Elaine Hardman, Ph.D., associate professor of medicine at Marshall University School of Medicine, said that while her study was done with laboratory animals rather than humans, people should heed the recommendation to eat more walnuts.
"Walnuts are better than cookies, french fries or potato chips when you need a snack," said Hardman. "We know that a healthy diet overall prevents all manner of chronic diseases."
Hardman and colleagues studied mice that were fed a diet that they estimated was the human equivalent of two ounces of walnuts per day. A separate group of mice were fed a control diet.
Standard testing showed that walnut consumption significantly decreased breast tumor incidence, the number of glands with a tumor and tumor size.
"These laboratory mice typically have 100 percent tumor incidence at five months; walnut consumption delayed those tumors by at least three weeks," said Hardman.
Molecular analysis showed that increased consumption of omega-3 fatty acids contributed to the decline in tumor incidence, but other parts of the walnut contributed as well.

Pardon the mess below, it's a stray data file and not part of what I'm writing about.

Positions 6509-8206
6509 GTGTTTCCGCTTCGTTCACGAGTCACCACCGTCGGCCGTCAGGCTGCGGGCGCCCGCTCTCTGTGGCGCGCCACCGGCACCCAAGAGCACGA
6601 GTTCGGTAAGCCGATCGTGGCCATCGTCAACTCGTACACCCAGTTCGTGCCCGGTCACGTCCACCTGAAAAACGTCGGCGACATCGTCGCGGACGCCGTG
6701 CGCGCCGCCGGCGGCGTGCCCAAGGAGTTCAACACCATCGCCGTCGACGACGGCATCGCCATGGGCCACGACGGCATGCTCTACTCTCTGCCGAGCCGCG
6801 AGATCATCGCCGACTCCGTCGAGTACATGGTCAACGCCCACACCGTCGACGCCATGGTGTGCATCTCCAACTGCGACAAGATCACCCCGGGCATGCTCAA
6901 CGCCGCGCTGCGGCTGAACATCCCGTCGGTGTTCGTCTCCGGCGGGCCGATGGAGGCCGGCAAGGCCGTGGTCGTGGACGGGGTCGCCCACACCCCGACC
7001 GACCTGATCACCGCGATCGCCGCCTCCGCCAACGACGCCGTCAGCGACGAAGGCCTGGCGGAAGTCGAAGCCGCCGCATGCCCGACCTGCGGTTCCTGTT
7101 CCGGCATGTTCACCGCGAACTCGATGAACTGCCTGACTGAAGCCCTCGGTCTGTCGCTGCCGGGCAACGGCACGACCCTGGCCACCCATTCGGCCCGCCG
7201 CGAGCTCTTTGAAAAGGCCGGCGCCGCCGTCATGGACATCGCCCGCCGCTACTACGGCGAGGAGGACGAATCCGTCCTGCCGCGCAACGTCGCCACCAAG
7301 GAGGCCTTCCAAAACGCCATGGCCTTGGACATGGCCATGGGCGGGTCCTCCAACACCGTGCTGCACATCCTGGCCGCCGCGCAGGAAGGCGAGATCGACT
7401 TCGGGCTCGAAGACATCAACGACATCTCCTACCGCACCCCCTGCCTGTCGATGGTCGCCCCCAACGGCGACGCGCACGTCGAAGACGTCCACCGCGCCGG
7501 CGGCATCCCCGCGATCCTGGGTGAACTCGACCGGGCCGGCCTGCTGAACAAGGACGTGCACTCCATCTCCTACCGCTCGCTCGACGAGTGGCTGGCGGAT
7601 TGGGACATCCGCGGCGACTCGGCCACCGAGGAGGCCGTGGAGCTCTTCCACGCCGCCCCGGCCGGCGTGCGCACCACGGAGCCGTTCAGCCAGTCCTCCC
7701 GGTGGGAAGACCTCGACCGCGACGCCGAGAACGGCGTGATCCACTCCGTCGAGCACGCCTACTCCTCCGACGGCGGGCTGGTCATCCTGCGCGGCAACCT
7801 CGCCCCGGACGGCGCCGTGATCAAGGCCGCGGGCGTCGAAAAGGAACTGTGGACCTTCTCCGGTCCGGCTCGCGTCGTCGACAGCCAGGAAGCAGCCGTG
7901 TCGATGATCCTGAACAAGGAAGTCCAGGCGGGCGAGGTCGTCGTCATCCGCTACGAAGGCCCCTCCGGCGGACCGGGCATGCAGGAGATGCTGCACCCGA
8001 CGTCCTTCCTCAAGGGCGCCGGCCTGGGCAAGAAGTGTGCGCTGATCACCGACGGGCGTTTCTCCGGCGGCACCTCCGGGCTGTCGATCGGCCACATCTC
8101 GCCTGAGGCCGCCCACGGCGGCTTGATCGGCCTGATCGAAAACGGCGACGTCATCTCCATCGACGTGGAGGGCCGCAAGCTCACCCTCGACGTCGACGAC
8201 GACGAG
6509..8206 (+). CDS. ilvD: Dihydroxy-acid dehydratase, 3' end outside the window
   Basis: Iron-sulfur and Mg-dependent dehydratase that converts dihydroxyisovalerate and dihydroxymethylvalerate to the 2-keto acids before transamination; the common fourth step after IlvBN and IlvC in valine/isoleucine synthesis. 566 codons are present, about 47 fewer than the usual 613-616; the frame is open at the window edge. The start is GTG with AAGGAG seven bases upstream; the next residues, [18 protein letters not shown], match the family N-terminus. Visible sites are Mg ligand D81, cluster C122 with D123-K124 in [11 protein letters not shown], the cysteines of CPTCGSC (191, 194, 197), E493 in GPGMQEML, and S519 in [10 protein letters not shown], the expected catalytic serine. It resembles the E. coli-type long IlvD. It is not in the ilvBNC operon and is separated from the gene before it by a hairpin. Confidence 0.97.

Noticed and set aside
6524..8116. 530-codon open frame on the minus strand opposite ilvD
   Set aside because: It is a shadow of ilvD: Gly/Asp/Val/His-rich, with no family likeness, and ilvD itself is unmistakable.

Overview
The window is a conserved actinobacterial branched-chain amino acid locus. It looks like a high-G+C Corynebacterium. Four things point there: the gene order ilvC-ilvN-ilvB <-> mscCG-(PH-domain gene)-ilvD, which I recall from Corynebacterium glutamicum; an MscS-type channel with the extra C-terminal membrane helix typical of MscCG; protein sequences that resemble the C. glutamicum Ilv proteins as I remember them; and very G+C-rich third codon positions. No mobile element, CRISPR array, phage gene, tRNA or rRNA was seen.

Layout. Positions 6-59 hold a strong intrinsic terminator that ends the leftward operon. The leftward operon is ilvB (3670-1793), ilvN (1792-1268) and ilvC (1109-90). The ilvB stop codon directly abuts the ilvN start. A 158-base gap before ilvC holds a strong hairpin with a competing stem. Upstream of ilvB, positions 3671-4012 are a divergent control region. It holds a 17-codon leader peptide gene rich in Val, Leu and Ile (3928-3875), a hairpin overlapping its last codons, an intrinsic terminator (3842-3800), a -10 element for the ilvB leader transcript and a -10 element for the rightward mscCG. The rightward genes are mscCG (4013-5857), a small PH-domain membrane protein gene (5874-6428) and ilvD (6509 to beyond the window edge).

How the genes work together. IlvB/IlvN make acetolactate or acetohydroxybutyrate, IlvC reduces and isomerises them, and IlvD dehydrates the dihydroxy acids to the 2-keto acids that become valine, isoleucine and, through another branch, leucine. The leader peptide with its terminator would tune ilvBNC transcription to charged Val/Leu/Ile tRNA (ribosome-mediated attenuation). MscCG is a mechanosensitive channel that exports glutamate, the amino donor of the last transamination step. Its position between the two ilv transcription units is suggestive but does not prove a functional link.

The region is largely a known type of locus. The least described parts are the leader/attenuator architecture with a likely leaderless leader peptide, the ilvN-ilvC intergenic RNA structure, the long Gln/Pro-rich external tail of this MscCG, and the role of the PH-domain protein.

"With dietary interventions you see multiple mechanisms when working with the whole food," said Hardman. "It is clear that walnuts contribute to a healthy diet that can reduce breast cancer."
The mission of the American Association for Cancer Research is to prevent and cure cancer. Founded in 1907, AACR is the world's oldest and largest professional organization dedicated to advancing cancer research. The membership includes more than 28,000 basic, translational and clinical researchers; health care professionals; and cancer survivors and advocates in the United States and nearly 90 other countries. The AACR marshals the full spectrum of expertise from the cancer community to accelerate progress in the prevention, diagnosis and treatment of cancer through high-quality scientific and educational programs. It funds innovative, meritorious research grants. The AACR Annual Meeting attracts more than 17,000 participants who share the latest discoveries and developments in the field. Special conferences throughout the year present novel data across a wide variety of topics in cancer research, treatment and patient care. The AACR publishes six major peer-reviewed journals: Cancer Research; Clinical Cancer Research; Molecular Cancer Therapeutics; Molecular Cancer Research; Cancer Epidemiology, Biomarkers & Prevention; and Cancer Prevention Research. The AACR also publishes CR, a magazine for cancer survivors and their families, patient advocates, physicians and scientists. CR provides a forum for sharing essential, evidence-based information and perspectives on progress in cancer research, survivorship and advocacy.
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